The use of threatened animals as a source of traditional medicines is accelerating the extinction of such species and imposes great challenges to animal conservation. In this study, we propose a feasible strategy for the conservation of threatened medicinal animals that combines trade monitoring and the search for substitutes. First, DNA barcoding provides a powerful technique for monitoring the trade of animal species, which helps in restricting the excessive use and illegal trade of such species. Second, pharmacological tests have been adopted to evaluate the biological equivalence of threatened and domestic animals; based on such testing, potential substitutes are recommended. Based on a review of threatened animal species and their substitutes, we find that the search for substitutes deserves special attention; however, this work is far from complete. These results may be of great value for the conservation of threatened animals and maintaining the heritage of traditional medicine.
This is the abstract of a new publication in Scientific Reports that introduces a study done by a group of Chinese researchers.
Animal products play an important role in traditional medicine within countries such as China, Japan, or Brazil. There is no doubt that quite a few animal species are becoming threatened or endangered due to their excessive use as complementary medicine. Next to no measures have been proposed for the sustainable development of traditional medicine. As a consequence many conservational efforts encountered great resistance as they supposedly disregarded the traditional use of wildlife in medicine. The authors claim that a feasible solution would be to substitute the organs of closely related domestic animals and their study not only establishes DNA Barcoding as primary identification tool in the trade but also examines the medicinal values of potential substitutes. They conducted pharmacological tests on animal-derived drugs obtained from both threatened and domestic animals, and compared resulting bioactivities both in vitro and in vivo.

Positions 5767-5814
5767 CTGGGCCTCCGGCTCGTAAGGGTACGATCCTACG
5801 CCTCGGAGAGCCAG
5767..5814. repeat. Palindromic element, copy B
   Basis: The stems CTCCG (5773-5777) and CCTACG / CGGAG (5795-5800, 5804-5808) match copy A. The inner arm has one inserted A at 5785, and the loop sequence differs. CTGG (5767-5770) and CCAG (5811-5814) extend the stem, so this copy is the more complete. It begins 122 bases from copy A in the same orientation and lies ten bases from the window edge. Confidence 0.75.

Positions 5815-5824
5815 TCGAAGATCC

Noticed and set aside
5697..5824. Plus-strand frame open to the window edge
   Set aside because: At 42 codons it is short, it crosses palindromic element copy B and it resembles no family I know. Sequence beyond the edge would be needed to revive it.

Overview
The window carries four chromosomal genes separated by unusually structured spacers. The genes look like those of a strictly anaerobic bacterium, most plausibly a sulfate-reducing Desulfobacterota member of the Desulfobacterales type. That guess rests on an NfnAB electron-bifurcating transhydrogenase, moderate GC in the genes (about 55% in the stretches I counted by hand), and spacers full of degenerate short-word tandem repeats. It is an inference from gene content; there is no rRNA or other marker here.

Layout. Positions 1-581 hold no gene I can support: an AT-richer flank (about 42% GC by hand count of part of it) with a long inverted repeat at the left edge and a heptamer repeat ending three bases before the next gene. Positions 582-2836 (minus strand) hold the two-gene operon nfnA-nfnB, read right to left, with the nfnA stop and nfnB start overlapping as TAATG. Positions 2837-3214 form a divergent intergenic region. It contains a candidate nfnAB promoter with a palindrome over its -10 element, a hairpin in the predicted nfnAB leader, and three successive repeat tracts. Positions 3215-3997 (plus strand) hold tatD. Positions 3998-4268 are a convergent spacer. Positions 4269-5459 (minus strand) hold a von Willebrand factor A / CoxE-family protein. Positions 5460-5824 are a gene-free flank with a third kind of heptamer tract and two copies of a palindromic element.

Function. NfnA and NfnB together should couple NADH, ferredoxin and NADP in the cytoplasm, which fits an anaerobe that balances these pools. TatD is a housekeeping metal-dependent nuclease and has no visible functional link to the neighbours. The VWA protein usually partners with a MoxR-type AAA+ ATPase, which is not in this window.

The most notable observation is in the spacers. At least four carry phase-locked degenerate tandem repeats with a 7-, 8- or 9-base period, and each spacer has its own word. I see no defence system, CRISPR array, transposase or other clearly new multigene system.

Those are great intentions and it would be commendable if this would become a line of applied research that is pursued more often. However, there are also some sobering facts: ...studies of the substitution of threatened animal species have just begun, and many critically endangered species, such as Père David's deer, saiga antelope and hawksbill turtle, cannot be substituted and have no alternative uses. ...The use of substitutes not only relates to the bioactivities of these drugs, it also involves traditional and cultural concerns. The functions of organs threatened animals are often exaggerated based on value orientations, religious beliefs, superstitions and totem culture, and the blind faith of some high-end consumers, with complete disregard for the exploitation of wild animal resources.